What the business owner with, say, 10 or more employees on his/her health plan should ask is, “How generally healthy do I think my employees are?” You typically know the answers to these kinds of questions:
1. Is my workforce younger or older than the average?
2. Are more than a quarter of my employees obese? (probably the most dangerous condition from a COVID perspective)
3. DO I know offhand of any serious conditions – COPD, cardiac problems, pulmonary (lung) problems, etc.?
If the answer to the questions above are 1) younger, 2) no, and 3) no, then you ought to do a serious evaluation of your ability to save money by “sharing risk” with an insurer.
Another term for that risk sharing is “partial self-funding,” and it is a proven practice that too few businesses take advantage of. Particularly in Massachusetts, where we have primarily non-profit carriers of high quality competing for your business.
Depending on your size, you can have a plan that is no more difficult to administer than a traditional fully insured plan (that is, you get a flat bill every month).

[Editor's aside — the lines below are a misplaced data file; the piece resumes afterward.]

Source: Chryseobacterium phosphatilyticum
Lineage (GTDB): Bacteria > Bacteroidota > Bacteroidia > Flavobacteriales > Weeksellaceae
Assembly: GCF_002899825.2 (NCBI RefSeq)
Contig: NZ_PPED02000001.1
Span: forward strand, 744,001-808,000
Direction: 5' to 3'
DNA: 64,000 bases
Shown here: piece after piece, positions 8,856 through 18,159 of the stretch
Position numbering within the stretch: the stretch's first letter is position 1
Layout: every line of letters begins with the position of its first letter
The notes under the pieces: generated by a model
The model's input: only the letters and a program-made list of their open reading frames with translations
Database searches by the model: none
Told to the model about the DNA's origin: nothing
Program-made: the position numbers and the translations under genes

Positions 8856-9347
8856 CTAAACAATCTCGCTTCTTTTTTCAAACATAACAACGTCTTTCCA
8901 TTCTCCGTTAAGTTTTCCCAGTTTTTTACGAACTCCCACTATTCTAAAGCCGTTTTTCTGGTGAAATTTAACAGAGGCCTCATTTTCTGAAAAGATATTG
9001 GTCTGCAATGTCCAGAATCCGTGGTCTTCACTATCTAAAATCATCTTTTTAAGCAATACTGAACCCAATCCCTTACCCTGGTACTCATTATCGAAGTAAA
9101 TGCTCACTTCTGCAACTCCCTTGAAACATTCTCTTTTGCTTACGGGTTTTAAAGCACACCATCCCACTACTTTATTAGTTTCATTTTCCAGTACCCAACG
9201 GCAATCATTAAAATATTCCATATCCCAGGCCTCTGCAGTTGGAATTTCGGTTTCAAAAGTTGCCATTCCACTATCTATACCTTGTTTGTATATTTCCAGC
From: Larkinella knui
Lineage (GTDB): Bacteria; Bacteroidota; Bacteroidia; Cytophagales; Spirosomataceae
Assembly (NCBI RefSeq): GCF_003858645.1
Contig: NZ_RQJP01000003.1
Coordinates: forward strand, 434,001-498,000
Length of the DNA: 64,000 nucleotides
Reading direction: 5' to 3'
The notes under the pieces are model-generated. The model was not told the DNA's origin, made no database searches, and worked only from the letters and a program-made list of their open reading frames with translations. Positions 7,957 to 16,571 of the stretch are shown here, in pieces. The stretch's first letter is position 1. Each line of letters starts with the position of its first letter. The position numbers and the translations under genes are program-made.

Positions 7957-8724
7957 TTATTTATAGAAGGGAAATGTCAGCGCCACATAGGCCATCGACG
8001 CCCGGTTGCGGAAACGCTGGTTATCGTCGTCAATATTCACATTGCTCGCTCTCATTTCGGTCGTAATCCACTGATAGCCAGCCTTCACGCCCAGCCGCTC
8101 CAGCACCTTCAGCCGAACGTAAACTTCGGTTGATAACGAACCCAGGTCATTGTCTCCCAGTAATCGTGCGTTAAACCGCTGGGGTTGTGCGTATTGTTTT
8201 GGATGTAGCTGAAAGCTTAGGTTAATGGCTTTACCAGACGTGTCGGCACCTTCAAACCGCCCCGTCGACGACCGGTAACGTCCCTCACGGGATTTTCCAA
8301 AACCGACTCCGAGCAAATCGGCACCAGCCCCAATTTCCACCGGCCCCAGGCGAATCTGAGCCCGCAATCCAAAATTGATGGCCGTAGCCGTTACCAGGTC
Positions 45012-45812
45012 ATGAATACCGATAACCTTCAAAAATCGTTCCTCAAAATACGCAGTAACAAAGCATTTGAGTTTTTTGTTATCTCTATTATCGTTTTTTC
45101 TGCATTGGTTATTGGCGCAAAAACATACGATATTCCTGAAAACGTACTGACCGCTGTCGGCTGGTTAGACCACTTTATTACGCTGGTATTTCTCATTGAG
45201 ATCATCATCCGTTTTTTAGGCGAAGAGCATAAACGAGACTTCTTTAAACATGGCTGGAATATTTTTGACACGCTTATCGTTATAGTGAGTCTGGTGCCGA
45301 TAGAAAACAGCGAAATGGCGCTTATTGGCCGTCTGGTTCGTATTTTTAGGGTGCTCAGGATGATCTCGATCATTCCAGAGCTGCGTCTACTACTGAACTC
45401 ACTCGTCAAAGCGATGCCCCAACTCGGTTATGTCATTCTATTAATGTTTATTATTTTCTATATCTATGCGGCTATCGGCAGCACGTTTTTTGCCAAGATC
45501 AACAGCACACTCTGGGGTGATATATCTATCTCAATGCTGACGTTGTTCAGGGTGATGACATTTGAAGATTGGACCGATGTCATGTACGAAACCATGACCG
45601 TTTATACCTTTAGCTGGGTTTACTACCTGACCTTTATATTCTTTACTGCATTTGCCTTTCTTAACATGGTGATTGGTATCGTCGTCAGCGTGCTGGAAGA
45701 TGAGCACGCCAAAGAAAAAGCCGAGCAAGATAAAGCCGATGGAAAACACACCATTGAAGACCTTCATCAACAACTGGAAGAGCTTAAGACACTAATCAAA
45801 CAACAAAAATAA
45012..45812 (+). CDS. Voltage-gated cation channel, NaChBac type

The only functional difference between a risk sharing plan and a traditional fully insured plan is that
- if you incur more claims than you funded, no problem. The carrier eats it.
- If you incur lower claims than you funded, good news – some or all of it is returned to you in the following plan year.
While I/we have immense respect for the carriers we work with, the fact is that they, like you, are more concerned about their bottom line than they are about your bottom line. By sharing in the risk you help to reduce the amount of money the carrier removes from your business.
It’s easy to evaluate, a more accurate evaluation of your possible risk than previously used, and the process of implementation is far simpler than it ever has been.
Given the overpayment for the COVID risk that EVERY fully insured employer faces, deciding to NOT INVESTIGATE this possible solution is about the same as shredding your money.
Business Benefits Insurance
"We are supremely happy with our decision to select BBI as our benefits broker and look forward to a mutually beneficial long term relationship with them.
We ran a careful and deliberate RFP process and compared BBI against both regional and large national firms. We found their comprehensive benefits strategy to be a clear significant differentiator from other brokerages on both cost reduction and added value through technology implementations and healthcare market analysis.
Simply put – BBI is a firm we are glad to be in business with and we highly recommend them."